Titan of the Silver Screen Dead at 88

(WatchDogReport.org) – Veteran actor Donald Sutherland passed away on June 20 at the age of 88. The Creative Artists Agency told reporters that the actor died after a prolonged period of illness, but no statement has been made regarding the exact cause of death.

The late Donald Sutherland, a name synonymous with the silver screen, left an indelible mark on the film industry. His roles in war movies, such as “The Dirty Dozen” in 1967, “M A S*H,” and “Kelly’s Heroes” in 1970, showcased his versatility and ability to transcend genres. His portrayal of the eccentric hippie Sergeant Oddball in “Kelly’s Heroes” remains a standout in his career, and his activism in the 1970s further solidified his status as a cultural icon.

After starring in “Klute” in 1971 opposite Jane Fonda, a fellow advocate for pacifism with whom he had an extramarital affair, Sutherland co-wrote and co-produced the anti-Vietnam war documentary “F.T.A.” together with Fonda. The actor was placed on the NSA watchlist at the request of the CIA in the 1970s due to the political activities of his second wife, Shirly Douglas, who was a co-founder of the Friends of the Black Panthers fundraising group.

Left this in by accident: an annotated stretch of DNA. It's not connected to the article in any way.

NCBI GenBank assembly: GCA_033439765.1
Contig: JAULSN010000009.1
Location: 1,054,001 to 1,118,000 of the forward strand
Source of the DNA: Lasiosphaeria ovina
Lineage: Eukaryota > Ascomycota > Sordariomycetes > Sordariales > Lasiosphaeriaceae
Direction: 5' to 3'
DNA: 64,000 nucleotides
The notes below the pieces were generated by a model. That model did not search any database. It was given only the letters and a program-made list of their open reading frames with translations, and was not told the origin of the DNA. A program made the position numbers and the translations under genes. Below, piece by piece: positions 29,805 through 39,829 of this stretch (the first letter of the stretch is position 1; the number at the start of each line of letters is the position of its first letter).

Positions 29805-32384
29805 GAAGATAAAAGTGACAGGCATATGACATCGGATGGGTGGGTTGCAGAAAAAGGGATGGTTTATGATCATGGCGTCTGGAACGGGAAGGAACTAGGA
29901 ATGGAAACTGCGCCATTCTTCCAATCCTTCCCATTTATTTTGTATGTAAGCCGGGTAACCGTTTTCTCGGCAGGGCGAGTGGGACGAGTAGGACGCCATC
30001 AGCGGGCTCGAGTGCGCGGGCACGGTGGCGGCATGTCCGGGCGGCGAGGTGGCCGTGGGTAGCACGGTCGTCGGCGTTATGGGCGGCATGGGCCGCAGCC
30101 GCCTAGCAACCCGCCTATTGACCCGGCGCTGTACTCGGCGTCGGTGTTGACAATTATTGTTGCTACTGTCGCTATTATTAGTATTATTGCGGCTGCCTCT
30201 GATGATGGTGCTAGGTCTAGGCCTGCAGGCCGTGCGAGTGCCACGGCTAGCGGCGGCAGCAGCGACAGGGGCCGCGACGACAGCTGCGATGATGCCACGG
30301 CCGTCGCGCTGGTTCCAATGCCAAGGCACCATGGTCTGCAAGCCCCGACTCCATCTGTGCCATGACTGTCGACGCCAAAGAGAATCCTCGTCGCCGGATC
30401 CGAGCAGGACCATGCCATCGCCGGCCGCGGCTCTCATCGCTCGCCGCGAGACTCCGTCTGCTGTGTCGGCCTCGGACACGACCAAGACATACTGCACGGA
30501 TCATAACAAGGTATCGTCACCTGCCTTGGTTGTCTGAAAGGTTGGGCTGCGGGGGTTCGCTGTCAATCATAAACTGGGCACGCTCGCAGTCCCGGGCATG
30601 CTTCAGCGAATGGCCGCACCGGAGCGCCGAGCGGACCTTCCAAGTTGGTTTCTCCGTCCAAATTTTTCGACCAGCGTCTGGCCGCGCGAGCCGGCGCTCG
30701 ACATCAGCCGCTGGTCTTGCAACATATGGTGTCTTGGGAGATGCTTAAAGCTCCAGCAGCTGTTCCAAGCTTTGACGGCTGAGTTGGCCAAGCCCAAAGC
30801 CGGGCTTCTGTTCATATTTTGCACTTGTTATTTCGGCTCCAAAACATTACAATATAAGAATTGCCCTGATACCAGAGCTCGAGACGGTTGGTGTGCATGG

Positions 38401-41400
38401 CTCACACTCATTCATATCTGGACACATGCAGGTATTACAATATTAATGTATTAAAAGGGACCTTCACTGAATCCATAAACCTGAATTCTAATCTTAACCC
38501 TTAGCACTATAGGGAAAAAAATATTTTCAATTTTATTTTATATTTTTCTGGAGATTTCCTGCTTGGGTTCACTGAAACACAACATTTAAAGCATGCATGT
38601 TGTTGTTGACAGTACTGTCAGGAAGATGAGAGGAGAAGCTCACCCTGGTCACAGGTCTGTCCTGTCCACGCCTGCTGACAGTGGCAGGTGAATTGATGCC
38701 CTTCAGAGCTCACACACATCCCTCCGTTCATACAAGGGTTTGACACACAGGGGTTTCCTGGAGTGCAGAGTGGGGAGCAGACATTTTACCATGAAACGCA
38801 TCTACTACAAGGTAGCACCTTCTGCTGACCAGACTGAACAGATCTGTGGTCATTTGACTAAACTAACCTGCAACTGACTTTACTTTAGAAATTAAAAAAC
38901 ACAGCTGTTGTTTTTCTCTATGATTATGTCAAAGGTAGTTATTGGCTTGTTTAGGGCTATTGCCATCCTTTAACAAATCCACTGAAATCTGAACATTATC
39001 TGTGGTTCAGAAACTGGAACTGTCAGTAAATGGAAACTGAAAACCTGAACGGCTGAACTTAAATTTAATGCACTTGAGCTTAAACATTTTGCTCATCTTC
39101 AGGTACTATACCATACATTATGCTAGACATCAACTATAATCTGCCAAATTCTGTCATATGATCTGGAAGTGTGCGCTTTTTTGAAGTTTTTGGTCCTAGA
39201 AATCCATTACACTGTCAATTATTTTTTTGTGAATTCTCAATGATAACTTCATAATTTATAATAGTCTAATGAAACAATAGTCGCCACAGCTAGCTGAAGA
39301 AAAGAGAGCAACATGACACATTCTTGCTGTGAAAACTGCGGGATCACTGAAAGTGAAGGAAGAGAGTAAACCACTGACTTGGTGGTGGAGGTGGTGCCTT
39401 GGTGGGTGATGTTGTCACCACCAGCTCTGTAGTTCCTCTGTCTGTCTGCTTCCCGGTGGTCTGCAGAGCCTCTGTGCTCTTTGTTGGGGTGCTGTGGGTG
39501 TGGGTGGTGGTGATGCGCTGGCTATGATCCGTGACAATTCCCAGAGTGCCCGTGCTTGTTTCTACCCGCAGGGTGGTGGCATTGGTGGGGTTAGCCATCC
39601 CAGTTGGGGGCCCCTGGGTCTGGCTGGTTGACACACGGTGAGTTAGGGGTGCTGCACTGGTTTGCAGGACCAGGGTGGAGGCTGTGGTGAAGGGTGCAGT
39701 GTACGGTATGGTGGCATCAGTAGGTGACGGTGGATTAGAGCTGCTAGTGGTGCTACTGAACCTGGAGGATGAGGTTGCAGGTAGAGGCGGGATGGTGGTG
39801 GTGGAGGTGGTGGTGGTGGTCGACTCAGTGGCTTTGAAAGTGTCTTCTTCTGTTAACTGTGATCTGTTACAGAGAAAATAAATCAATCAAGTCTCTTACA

Sutherland’s “M*A*S*H” co-star Elliot Gould commented on the actor’s passing, recalling how strongly they contrasted with one another. Though he initially did not think Sutherland liked him, Gould said their pair developed an “amazing chemistry” working together. He added that despite their differences, the pair’s bond related to “human nature.” He said that Sutherland would always be with him.

Unusually for an actor in an industry known for many bloated egos, Sutherland was notably humble in his perspective on his acting profession. The actor believed that it was not the job of an actor to argue with a movie’s direction but to be instead manipulated and to take the director’s wishes on board.

Sutherland was survived by Francine Racette, his third wife, his five children, and his four grandchildren. Two of his sons – Kiefer and Rossif – also have careers in acting. Kiefer commented on his father’s passing with a “heavy heart” in a post on X, stating that he had never been daunted by role, whether it was “good, bad or ugly.”

In later years, Sutherland was known for his role as President Snow in the “Hunger Games” franchise. He won two Golden Globes – one for his role in the “Citizen X” miniseries and another for his part in the “Path to War” TV movie.

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